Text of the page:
The Colorado Water Conservation Board Thursday, meeting at Edwards, approved seven grants requested by the Arkansas Basin Roundtable.
Among them were funding to improve water supply to the Zinno Subdivision and more Fountain Creek flood control studies.
The St. Charles Mesa Water District received $75,000 from the CWCB toward a $1 million project to connect the Zinno Subdivision to the district.
The subdivision has experienced water outages several times in the past seven years and residents are unhappy about increasing water rates to maintain the system.
The current water provider, Joseph Water, claims the system is safe and reliable. The project is contingent on a district court case.
The state board also approved $93,000 toward a $133,300 study of flood control alternatives on Fountain Creek by the Fountain Creek Watershed Flood Control and Greenway District.
The district already has completed a U.S. Geological Survey study of the effectiveness of flood control measures, and opted to look at either a dam or series of detention ponds between Colorado Springs and Pueblo. It also determined any impact to water rights could be mitigated.
Other grants included:
$60,800 for the Arkansas Basin Roundtable coordinator, a position now filled by Gary Barber.
$50,000 toward a $60,000 project by the Fort Lyon Canal to evaluate seepage of the Adobe Creek Dam.
$175,000 to the Lower Arkansas Valley Water Conservancy District toward a $250,000 study of agricultural tailwater return flows.
$306,600 to the Upper Arkansas Water Conservancy District toward a $642,000 project to evaluate the potential for underground water storage in Fremont, Chafee and Custer counties.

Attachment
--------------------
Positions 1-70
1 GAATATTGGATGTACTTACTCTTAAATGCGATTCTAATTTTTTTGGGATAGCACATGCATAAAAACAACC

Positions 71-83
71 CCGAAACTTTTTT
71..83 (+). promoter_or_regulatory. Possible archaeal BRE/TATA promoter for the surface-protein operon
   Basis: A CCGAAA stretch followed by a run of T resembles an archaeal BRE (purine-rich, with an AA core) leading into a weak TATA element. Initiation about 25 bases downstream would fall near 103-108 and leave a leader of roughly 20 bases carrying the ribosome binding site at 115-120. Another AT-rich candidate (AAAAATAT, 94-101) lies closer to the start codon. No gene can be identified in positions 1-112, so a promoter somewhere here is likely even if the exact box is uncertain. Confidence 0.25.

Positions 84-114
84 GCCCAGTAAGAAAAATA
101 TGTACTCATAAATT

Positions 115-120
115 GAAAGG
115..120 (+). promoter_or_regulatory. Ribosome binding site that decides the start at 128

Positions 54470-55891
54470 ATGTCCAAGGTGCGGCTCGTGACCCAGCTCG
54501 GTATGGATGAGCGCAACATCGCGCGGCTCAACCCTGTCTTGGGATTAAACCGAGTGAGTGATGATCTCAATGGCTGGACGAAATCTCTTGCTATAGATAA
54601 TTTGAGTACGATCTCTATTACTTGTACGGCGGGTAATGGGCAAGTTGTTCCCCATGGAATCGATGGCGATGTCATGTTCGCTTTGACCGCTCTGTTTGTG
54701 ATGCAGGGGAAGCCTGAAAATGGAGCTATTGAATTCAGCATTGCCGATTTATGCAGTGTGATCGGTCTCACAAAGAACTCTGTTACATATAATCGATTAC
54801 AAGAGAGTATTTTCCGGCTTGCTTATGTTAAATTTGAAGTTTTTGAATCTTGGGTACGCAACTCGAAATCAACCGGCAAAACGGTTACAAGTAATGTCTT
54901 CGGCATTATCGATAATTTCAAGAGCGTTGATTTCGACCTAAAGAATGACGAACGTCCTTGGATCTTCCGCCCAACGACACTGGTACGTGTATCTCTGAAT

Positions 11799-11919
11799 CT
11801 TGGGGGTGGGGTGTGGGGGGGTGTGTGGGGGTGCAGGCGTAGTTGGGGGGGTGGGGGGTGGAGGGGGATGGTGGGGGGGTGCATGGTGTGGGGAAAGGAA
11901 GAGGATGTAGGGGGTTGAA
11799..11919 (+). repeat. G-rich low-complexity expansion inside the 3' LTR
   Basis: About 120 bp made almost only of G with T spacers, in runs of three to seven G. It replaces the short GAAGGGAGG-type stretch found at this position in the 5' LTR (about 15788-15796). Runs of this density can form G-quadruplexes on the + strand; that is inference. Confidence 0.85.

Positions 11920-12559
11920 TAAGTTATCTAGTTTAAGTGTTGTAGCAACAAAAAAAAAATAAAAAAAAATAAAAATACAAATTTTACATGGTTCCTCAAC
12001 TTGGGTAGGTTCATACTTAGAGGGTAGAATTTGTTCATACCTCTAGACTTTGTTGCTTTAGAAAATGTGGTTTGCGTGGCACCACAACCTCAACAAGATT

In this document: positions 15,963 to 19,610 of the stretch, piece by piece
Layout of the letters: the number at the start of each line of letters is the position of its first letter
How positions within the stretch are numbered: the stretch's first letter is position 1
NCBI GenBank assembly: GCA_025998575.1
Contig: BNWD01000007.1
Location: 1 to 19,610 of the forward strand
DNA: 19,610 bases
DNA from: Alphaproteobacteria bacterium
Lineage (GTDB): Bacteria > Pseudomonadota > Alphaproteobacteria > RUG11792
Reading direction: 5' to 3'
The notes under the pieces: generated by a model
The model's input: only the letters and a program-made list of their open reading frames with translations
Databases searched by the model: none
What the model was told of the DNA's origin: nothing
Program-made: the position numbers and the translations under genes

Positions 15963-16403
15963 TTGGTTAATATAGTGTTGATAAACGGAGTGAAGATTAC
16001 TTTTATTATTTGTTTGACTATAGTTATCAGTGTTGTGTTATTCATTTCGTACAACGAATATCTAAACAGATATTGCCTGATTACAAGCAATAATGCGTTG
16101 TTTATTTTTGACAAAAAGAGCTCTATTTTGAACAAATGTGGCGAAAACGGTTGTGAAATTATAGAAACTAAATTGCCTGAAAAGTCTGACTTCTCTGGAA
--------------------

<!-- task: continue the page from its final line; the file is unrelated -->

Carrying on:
$30,000 to the Holbrook Mutual Irrigation Co. for a flow measurement upgrade at its reservoir in Otero County.
All of the grants were approved by the Arkansas Basin Roundtable at its August meeting.
Lease-fallowing plan so successful, no one notices
After all of the fireworks that accompanied creation of the Arkansas Valley Super Ditch, the actual operation has attracted little notice.
“We put enough water into the ponds so that no one on the river knows this is happening,” Jack Goble, engineer for the Lower Arkansas Valley Water Conservancy District, told the board Wednesday.
Goble gave an update on the Super Ditch pilot program that is providing water to Fountain, Security and Fowler from farm ground dried up on the Catlin Canal near Rocky Ford. The water is accounted for on a dayto- day basis, with deliveries to the cities each month. The response of all participants has been enthusiastic.
“With crop values down, they want to fallow more farms,” Goble said.
But under [HB13-1248], passed by the state Legislature in 2013, that can’t happen. The law limits 30 percent of the farmland enrolled in the program to be fallowed in any given year, and each farm can be dried up only three years in 10.
This year, only 26 percent of the 900 acres on six farms in the program were fallowed and so far have yielded more water than at the same time last year. Through the end of July, the program yielded 239 acre-feet (78 million gallons). That’s on track to beat last year’s yield of 409 acre-feet.
But that depends on what happens the rest of this irrigation season, Goble said.
Water not used on fields is channeled into recharge ponds, which mimic the runoff and seepage that would have occurred if the farms had been irrigated. The ponds also cover their own evaporative losses. Recharge stations measure the flows on the ditch each day.
Those numbers are plugged into formulas that compute the consumptive use — the amount of water crops traditionally grown in the fields would have consumed.
On a monthly basis, the consumptive use equivalent is transferred, on paper, from Lower Ark accounts to Security and Fountain accounts in Lake Pueblo, where it is transported through the Fountain Valley Conduit.
For Fowler, the water is moved to Colorado Water Protective and Development Association accounts to augment the town’s wells.
“We need to let the water community know, ‘Hey, this works,’ ’’ said Peter Nichols, attorney for the Lower Ark district and Super Ditch.
Participants have had to overcome skepticism, opposition and even lawsuits since 2012 to achieve results that have been favorable to everyone involved, he said.